Bill S

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I second using epoxy to paper. I used 65lb cardstock attached with 30min epoxy on my Executioner's fins, and despite some landings that I was sure would result in damage to those pointy fins protruding out the bottom, only surface scuffing. BUT that process basically tripled the weight of the bare fin, so take that into account when you build the kit.
 

dpower

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What's holding the second retainer to the first retainer? This seems like the tough part, it needs to provide sufficient strength to hold the motor for deployment, without kicking the motor. Presumably you've put a small length of MMT tube in the additional CR to glue the second retainer on, but that doesn't seem like enough area to hold against the force of an ejection charge.
 

Lee

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That is what I'm working on - gluing retainer to retainer.
1st attempt - JB Weld plastic - didn't work.
2nd attempt - Reg JB Weld - didn't work.
3rd attempt - Testors - believe it or not it's actually holding. I've bounced it 6 times on concrete floor, hasn't broken off yet.
In the mean time, I'm waiting for a reply from Estes on the type of plastic their retainers are made of.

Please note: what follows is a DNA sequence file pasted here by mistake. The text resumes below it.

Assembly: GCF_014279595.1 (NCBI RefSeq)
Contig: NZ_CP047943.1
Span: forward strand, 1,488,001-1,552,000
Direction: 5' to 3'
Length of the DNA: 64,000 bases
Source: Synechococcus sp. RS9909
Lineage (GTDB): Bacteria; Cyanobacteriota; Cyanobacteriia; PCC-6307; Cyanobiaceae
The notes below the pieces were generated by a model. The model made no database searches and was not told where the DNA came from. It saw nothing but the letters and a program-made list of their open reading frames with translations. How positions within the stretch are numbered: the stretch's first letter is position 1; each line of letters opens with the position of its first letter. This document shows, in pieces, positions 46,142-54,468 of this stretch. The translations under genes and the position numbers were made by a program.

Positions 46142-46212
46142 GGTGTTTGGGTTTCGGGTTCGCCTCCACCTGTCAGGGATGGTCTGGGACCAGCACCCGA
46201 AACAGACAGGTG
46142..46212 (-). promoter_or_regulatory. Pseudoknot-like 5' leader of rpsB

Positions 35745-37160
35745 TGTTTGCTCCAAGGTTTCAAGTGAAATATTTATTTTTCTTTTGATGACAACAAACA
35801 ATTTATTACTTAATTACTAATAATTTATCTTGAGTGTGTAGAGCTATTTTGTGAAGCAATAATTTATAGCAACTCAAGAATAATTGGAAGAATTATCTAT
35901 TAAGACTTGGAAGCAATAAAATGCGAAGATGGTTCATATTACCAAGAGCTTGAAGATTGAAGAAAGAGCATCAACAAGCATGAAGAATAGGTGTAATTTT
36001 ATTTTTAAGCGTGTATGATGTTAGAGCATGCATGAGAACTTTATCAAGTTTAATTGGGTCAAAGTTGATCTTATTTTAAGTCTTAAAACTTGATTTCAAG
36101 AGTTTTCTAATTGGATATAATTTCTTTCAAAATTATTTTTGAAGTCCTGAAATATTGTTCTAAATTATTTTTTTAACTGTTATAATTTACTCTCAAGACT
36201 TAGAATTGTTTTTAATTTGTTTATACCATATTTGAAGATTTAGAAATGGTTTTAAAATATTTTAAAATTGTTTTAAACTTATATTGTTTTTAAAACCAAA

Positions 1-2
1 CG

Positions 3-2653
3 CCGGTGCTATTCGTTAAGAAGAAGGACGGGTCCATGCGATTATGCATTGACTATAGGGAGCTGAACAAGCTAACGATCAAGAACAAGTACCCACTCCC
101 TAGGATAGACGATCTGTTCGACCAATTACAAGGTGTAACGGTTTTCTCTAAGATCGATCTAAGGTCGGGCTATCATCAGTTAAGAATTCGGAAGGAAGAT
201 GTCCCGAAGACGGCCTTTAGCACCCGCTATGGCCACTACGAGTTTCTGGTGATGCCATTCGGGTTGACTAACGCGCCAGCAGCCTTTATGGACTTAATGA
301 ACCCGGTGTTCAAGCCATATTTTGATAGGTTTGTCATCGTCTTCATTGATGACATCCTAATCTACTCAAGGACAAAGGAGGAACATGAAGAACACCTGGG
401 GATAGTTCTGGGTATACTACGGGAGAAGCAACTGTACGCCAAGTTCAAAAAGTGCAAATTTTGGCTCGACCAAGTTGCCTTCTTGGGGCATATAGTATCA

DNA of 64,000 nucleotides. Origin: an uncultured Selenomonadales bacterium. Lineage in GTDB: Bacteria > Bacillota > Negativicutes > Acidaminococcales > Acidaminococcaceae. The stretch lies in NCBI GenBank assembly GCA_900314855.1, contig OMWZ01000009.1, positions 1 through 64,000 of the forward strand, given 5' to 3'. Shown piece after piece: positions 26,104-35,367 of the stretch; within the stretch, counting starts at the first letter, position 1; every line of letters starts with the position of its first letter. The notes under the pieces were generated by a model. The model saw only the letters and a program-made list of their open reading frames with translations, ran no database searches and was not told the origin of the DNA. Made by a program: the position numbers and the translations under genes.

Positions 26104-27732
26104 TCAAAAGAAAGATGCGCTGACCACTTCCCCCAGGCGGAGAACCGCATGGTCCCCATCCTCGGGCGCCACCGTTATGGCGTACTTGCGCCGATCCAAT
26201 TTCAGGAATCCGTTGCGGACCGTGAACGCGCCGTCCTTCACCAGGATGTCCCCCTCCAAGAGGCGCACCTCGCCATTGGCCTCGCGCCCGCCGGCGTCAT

Lee

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OK - got an answer from Estes. The retainer is made from "High Heat ABS Plastic".
Anybody know the best adhesive for this?
 

Lee

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Seems like LOCTITE® PLASTICS BONDING SYSTEM
is the answer.
 

RokitFlyr

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Howdy!
To the original question of bonding the 2 retainers, ABS pipe cement as used for irrigation/plumbing might work.
My .02 cents worth of thoughts.

All the building/upgrade ideas are good but useless in this situation.

Adding a second retainer will add weight to the aft end and move the CG, which means adding nose weight, = heavier rocket landing = more impact. Rockets rarely land straight down, so extending the MMT to take the force probably won't help much. Balsa fins will ding/chip/dent etc. Even plywood.

Leave it as is and enjoy flying! If you want it to stay purty, put it on a shelf . :)
 

Lee

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Thank you for your input - greatly appreciated.
The rest of my mod was to weigh the retainers and yes - add similar nose weight, then increase the parachute size.

The rest of my story is this: I have 3 grand kids ages 7, 8 & 11 who like rockets. Last January I came across a sale by a hobby shop - I believe in Johnstown Pa - selling Door Knobs for $23! I bought and built 4 of them before flying. Only one has flown - the damaged one. Once I perfect the modification I will duplicate with the others. The kids are chomping at the bit to paint and fly them. None of them will just sit on a shelf so I am seeking to make them as durable as possible.
 

RokitFlyr

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Great score on the kits!
Meant no offense on the shelf comment. Just saying they all get dinged.
To strengthen wood fins on my builds, I thin 30min. epoxy with denatured alcohol, and paint them before assembly. Super strong and sands very smooth. Good Flying!